Artist's rendition of a macrophage and epigenome in the gutELLA MARU STUDIO

Researchers are only beginning to understand the roles of the hundreds of proteins involved in reading, writing, and erasing the epigenome. One of the epigenetic regulators, SP140, which is mutated in a number autoimmune disorders, including Crohn’s disease and multiple sclerosis, is also essential to macrophage function and intestinal homeostasis in both humans and mice, scientists reported today (March 3) in Science Immunology.

“Many immune-mediated disorders are driven by a combination of genetic susceptibility as well as environmental influences [so] epigenetics is a suitable critical juncture between those two aspects of the disease,” said coauthor Kate Jeffrey, a researcher investigating the epigenetic control of innate immunity at Massachusetts General Hospital.

Jeffrey and colleagues decided to focus on SP140 because prior genome-wide association studies characterized it as the culprit behind a number of autoimmune disorders, including...

In addition, the team knocked out the SP140 gene in the immune systems of model mice, finding that the loss of this epigenetic reader weakened the rodents’ intestinal barrier defenses, altered the balance of their gut microbes, and exacerbated intestinal inflammation.

“It’s interesting that [SP140] both changes the response to pathogens and makes colitis worse,” said Alexander Marson, an assistant professor of microbiology and immunology at the University of California, San Francisco, who was not involved in the study. “Figuring out exactly what it does in the context of infection in vivo will be interesting.”

“Initially, when we found this epigenetic mediator to be immune-restricted, we thought that would make a great therapeutic target because . . . you may not get off-target effects,” Jeffrey said. “But it turns out that you would not want to inhibit this particular epigenetic reader because its loss results in intestinal inflammation.”

Lastly, the group discovered that people with Crohn’s disease who carry single-nucleotide polymorphisms (SNPs) in SP140 genes have a distinct form of the disease. What makes their phenotype different, Jeffrey explained, is that they have a “suppressed immune signature in their peripheral blood immune cells.”

“This is a very comprehensive study characterizing an unrecognized role of an epigenetic reader in innate immune responses,” Theresa Alenghat, an immunobiologist at Cincinnati Children’s Hospital Medical Center who was not involved in the work, wrote in an email to The Scientist.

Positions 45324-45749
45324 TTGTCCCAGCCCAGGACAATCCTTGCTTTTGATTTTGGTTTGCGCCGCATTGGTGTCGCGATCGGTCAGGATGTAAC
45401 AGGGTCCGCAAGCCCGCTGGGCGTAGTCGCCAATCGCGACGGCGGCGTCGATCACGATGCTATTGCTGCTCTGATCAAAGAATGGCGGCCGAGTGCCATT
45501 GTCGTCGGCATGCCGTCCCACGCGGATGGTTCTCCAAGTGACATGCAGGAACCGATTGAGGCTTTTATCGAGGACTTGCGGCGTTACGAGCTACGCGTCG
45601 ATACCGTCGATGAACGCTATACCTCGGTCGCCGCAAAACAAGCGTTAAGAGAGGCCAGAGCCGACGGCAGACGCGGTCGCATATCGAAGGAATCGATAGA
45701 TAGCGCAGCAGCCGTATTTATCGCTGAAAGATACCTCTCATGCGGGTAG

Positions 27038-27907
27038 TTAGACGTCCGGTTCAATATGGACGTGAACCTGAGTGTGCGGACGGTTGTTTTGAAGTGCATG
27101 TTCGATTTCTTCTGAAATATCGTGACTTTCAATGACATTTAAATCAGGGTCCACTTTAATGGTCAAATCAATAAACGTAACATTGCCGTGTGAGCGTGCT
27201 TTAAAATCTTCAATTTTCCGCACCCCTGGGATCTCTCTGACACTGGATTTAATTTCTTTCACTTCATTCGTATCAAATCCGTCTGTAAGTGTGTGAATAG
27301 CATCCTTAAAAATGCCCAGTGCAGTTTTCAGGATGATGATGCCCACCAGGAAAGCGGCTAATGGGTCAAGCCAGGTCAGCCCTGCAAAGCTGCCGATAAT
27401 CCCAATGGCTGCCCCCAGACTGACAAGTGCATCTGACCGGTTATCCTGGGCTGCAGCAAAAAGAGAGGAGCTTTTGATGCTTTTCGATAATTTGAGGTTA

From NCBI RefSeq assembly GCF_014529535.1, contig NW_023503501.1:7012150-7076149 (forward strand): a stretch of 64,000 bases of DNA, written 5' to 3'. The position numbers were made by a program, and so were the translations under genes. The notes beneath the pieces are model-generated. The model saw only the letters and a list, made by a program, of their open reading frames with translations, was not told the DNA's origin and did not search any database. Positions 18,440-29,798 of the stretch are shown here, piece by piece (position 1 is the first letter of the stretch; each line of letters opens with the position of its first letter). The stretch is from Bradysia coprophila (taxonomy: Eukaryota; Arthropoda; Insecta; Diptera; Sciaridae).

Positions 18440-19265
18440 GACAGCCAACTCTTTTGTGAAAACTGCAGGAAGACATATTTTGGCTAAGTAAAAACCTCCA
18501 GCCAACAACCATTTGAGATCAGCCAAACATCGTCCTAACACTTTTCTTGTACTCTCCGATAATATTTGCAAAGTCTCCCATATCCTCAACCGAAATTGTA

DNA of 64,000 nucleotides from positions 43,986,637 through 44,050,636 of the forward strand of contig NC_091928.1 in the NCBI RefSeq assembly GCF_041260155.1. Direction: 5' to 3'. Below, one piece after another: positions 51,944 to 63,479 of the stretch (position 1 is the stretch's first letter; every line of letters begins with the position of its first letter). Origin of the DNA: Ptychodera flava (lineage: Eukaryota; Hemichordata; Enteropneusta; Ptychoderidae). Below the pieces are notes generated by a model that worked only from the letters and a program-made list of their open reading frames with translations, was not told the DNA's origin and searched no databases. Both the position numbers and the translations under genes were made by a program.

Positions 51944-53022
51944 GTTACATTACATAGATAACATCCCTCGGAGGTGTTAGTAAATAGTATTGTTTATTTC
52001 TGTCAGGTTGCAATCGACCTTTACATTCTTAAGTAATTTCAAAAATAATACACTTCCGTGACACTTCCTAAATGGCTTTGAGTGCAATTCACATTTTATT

“The use of a wide range of approaches and models strengthens the study. However, I find a quite superficial connection between one part and another,” Esteban Ballestar, the leader of the chromatin and disease group at the Bellvitge Biomedical Research Institute in Spain, who also was not involved in the study, wrote in an email. “Ideally, it would have been better to isolate macrophages from CD [Crohn’s disease] patients with specific SP140 variants.”

While targeting SP140 may not be the best therapeutic target for Crohn’s disease, the researchers found patients who had lower levels of SP140 in their intestines were also the ones who responded better to anti-TNF therapy. “So [one] possibly here is perhaps through precision medicine approaches . . . to tailor these therapies,” Jeffrey said.

“This [study] has shown the importance of epigenetic mechanisms for intestinal health and immune homeostasis more generally,” Jeffrey adds. “We could leverage that to target other epigenetic enzymes that might be overexpressed or function incorrectly.”

S. Mehta et al., “Maintenance of macrophage transcriptional programs and intestinal homeostasis by epigenetic reader SP140,” Science Immunology, doi:10.1126/sciimmunol.aag3160, 2017.

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